Lack of preparation currently leaves Canadian and U.S. supply chains more vulnerable to climate risks than those in Europe and Japan, according to a study released this week by CDP, the organization formerly called Carbon Disclosure Project, and the consulting firm Accenture.
The new research, which incorporates information from the United Nations’ World Risk Report, is based on data collected from 3,396 companies on behalf of 66 multinational purchasers that work with CDP to better understand and manage the environmental impacts of their supply chains; they account for $1.3 trillion in procurement spend and include high profile organizations such as Nissan and Unilever.
Climate and water data disclosed by suppliers to CDP were scored and evaluated to create a sustainability risk/response matrix which provides a comparison of how well-prepared suppliers across 11 major economies are to mitigate and manage environmental risk which comprises not only the physical climate, but also regulatory and consumer preference changes.
The report found that while Canadian suppliers have moved rapidly in recent years to introduce climate risk procedures, partly in response to climate-linked damages such as those from widespread ﬂooding in 2013, performance generally is below the global average and is sliding. “Suppliers need to up their game,” the study’s authors say.
Canadian firms are also lagging in carbon and monetary savings, with only 33% reporting that they have implemented initiatives that reduce emissions, below the global average of 40%, while those reporting monetary savings stands at 26%, seven percentage points below average. However, both of those metrics are moving in the right direction compared with previous years, the report notes. Water risk assessment remains low and in fact was the second lowest among the 11 countries covered.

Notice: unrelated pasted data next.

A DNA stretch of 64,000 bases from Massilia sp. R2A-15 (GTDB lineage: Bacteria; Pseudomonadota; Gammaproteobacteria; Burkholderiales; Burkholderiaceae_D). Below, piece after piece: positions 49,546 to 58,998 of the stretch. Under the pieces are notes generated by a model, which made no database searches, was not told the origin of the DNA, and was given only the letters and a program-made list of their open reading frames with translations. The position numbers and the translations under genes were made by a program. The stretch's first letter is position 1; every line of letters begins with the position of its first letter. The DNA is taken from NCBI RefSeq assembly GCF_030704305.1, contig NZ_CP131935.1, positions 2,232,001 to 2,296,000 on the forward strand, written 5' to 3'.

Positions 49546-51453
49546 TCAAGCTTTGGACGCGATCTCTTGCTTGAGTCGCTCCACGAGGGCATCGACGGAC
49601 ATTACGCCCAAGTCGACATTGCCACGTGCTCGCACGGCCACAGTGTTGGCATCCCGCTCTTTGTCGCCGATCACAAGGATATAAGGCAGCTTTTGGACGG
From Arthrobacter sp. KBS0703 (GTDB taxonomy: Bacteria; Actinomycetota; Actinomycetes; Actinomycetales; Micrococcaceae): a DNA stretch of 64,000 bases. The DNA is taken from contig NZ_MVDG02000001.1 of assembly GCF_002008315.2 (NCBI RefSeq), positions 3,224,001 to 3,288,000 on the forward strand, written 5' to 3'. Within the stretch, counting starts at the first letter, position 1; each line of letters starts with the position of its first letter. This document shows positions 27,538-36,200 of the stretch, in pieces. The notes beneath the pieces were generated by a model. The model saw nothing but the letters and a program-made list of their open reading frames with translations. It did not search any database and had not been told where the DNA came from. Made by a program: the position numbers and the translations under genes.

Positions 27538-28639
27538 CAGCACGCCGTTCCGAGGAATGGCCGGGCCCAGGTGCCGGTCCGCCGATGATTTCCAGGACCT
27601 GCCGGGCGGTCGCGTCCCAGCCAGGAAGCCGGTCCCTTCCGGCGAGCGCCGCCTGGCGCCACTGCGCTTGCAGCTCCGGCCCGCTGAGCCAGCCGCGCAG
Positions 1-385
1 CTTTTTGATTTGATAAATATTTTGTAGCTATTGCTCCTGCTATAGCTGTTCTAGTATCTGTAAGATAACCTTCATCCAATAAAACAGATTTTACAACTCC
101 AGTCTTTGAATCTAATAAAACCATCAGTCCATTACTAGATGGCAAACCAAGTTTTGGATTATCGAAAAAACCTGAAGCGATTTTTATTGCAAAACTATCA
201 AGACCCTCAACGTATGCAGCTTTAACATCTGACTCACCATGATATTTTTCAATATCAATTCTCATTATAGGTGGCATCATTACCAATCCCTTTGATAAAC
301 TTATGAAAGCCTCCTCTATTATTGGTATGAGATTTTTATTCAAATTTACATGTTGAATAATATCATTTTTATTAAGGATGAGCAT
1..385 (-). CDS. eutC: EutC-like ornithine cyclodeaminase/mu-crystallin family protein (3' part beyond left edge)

Among the recommendations included, it is suggested that major purchasing companies should encourage Canadian suppliers to set emissions targets to help drive performance. Suppliers and their customers are called on to enhance collaboration as a means to increase the effectiveness of emission reduction initiatives. Collaboration along the supply chain in terms of transportation optimization makes it more likely that those initiatives succeed in reducing carbon, and saving money, the report says.
The global picture, which is presented alongside the country-by-country analysis, establishes some encouraging signs of global progress such as an increase in the number of companies assessing and reporting on their emissions. The downside to this however is that “the data suggests that suppliers are making either marginal or no improvements in their development of sustainable supply chains capable of weathering climate risks and other natural disasters,” says Gary Hanifan, managing director, Accenture Strategy.
Click here to download the report.